In a taxi carrying a number of laborers (without permits) from Bethlehem to Jerusalem yesterday morning, someone commented jokingly that the "Gaza, Bethlehem First" plan had meant that, "they've brought us 200 Bedouin." The man laughed, pointing at the numerous traffic cops in their camouflage gear dotted throughout the city directing the light traffic.
During Jordanian rule in the city, "Bedouin" was a euphemism for traffic cops. The taxi passenger was thus pointing out to his companions that there are no more Palestinian security forces, all that is left are traffic police with "a shameful look in their eyes," as another passenger commented.
The members of the other security forces (the national force, preventive security, intelligence) are yet to make much of an appearance, and it is still unclear what their role will be.
Not many of the details of the deal worked out between Israel and Palestinian Authority representatives Sunday night are known in Bethlehem. All they know is that the security forces are meant to stop terrorist attacks being launched from the West Bank city and to arrest wanted men on information provided by Israel.
But what is left of the security forces that will allow them to carry out these tasks, was a question many in the city asked yesterday. There are no buildings or offices left, most have been razed to the ground. Commanders and officers have been arrested, or deported or killed. There are some who say the PA requested the release of a number of commanders who were arrested as part of the deal, but this was turned down.
Residents did not take advantage of the Israel Defense Forces' departure from the city, after some two months of reoccupation, and did not take to the streets on masse. "The main problem is the closure, the fact that we cannot leave Bethlehem," said one Palestinian. "An unemployed laborer sat at home during the curfew, with the family, and now too he sits at home, under closure." The markets and stores that reopened yesterday did not provide much entertainment for someone who has lost every source of income and all his savings in the last year.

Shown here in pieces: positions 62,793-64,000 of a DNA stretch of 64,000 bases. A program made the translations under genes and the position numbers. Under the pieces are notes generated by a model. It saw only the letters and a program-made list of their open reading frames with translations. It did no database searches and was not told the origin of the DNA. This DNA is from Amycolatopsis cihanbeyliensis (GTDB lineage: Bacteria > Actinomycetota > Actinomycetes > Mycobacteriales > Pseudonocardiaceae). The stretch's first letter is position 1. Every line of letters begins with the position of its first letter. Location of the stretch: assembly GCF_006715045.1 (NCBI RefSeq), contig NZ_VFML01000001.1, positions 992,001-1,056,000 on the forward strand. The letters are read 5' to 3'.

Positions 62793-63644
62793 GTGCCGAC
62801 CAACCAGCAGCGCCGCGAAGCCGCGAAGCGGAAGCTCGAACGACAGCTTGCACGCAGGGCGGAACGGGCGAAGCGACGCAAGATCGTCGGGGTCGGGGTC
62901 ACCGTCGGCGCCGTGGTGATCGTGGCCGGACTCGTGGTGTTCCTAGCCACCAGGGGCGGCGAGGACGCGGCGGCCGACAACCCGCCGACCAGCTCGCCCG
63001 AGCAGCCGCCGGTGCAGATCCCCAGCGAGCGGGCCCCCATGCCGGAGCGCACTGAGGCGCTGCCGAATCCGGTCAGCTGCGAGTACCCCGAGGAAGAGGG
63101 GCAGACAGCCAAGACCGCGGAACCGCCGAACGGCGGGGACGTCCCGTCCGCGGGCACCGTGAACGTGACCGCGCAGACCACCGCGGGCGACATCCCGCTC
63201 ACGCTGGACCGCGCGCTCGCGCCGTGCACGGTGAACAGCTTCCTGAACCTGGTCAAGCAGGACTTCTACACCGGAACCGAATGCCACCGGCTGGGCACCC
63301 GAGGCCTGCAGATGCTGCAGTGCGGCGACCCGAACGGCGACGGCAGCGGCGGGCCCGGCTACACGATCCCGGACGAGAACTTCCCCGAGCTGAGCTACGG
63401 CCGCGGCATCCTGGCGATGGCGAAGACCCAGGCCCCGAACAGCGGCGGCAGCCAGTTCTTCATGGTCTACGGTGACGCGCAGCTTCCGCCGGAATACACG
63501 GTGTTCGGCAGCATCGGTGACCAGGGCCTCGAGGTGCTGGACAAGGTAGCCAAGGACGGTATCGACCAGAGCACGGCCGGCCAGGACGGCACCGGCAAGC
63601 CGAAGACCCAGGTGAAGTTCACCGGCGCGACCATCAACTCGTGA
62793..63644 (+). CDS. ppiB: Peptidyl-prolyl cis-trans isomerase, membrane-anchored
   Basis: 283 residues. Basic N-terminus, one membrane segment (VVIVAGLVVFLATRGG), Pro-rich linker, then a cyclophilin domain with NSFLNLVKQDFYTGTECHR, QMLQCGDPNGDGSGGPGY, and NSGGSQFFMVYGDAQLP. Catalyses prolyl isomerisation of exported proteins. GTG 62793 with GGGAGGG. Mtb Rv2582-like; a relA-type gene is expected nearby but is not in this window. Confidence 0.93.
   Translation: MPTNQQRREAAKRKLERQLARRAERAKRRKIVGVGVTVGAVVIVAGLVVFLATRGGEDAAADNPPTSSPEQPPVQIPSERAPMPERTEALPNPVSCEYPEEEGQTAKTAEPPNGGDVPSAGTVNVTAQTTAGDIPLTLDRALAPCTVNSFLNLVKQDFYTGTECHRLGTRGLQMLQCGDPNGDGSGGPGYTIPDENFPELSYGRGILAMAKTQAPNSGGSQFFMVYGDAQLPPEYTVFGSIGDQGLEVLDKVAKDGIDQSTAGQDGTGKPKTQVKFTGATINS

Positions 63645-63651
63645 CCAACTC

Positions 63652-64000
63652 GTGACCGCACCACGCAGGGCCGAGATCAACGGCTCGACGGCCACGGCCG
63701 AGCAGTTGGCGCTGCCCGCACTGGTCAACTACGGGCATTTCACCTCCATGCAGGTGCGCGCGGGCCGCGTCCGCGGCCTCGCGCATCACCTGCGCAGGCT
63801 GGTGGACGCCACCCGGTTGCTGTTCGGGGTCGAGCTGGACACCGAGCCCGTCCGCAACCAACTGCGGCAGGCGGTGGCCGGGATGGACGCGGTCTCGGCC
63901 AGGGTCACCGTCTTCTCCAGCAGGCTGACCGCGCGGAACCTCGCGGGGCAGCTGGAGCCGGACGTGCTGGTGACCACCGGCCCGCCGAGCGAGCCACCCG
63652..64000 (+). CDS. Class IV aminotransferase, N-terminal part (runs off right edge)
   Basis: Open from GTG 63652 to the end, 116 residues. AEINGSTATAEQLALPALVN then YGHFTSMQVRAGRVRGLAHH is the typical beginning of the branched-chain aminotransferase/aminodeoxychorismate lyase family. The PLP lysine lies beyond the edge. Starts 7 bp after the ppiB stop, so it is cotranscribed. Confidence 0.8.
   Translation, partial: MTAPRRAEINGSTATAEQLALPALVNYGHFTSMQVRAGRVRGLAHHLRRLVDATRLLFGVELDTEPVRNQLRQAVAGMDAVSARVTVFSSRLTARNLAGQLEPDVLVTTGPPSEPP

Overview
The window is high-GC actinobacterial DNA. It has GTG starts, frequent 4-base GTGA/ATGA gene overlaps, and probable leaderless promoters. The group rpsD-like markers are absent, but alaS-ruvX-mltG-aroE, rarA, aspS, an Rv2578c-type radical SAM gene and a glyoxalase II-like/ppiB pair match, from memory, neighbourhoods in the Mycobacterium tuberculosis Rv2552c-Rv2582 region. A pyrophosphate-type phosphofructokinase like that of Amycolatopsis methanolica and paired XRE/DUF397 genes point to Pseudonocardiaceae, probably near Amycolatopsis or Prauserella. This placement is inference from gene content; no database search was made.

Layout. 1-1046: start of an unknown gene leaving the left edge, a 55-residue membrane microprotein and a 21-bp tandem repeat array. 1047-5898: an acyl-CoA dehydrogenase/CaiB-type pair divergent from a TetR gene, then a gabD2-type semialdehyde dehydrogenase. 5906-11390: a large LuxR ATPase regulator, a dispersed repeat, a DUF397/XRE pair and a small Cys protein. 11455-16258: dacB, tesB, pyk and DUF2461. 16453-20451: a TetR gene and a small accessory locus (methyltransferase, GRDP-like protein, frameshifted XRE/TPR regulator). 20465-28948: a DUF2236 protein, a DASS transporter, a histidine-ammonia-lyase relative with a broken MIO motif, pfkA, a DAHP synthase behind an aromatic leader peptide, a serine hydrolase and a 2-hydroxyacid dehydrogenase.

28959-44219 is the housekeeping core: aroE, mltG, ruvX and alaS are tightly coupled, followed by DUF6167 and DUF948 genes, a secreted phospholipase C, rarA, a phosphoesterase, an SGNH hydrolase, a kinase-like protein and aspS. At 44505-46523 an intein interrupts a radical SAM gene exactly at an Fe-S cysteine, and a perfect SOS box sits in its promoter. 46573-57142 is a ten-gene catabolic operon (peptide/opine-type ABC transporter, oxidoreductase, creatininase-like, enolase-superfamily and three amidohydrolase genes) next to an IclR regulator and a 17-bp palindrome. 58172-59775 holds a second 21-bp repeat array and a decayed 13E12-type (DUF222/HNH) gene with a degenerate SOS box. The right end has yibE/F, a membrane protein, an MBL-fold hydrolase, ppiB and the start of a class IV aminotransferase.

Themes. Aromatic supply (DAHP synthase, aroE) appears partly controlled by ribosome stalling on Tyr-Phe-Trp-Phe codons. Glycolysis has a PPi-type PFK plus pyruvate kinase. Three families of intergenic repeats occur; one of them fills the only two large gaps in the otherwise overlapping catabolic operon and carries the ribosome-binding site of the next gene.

The streets last night were empty of cars "as though there was a curfew." People stayed at home out of choice, skeptical and far from happy, though as one person said they "are not opposed to the agreement."
Residents are now at a stage of asking questions, of what will be, of what is next. They find it difficult to believe Israel's intentions (is there a guarantee that they will not assassinate wanted people?) They doubt the PA's political and security abilities, they do not know how the events in other towns and cities will affect them, and they are worried by the cordon.
The Al-Khader checkpoint, on the Tunnel Road, which prevents people from leaving Bethlehem and limits the number coming in, was particularly strict yesterday, noted the residents. The same could be said about the checkpoints in the Wadi Nar area (the eastern road that links Bethlehem and Jerusalem), though "the Israelis close one way and straight away someone organizes another dirt road" to Jerusalem.
The tanks have moved 500 meters, said the residents, indicating the tight blockade on the city. The villages have been cut off from the city, and the city from the other parts of the West Bank - and this is the particularly tough part, says S., an attorney whose place of work is north of Jerusalem. The checkpoints and the prohibition on leaving Bethlehem, whether the Israeli army is inside the city or outside it, all mean that S. cannot get to work in the A-Ram neighborhood.
He left his new, beautiful home in an olive grove about a month ago and managed to sneak away from Bethlehem with his family but without any permits, and is now renting in one of the crowded, noisy, neglected neighborhoods in the Jerusalem-Ramallah area. All so that he could continue to work. "But how many people can do what I did?" he asks rhetorically.
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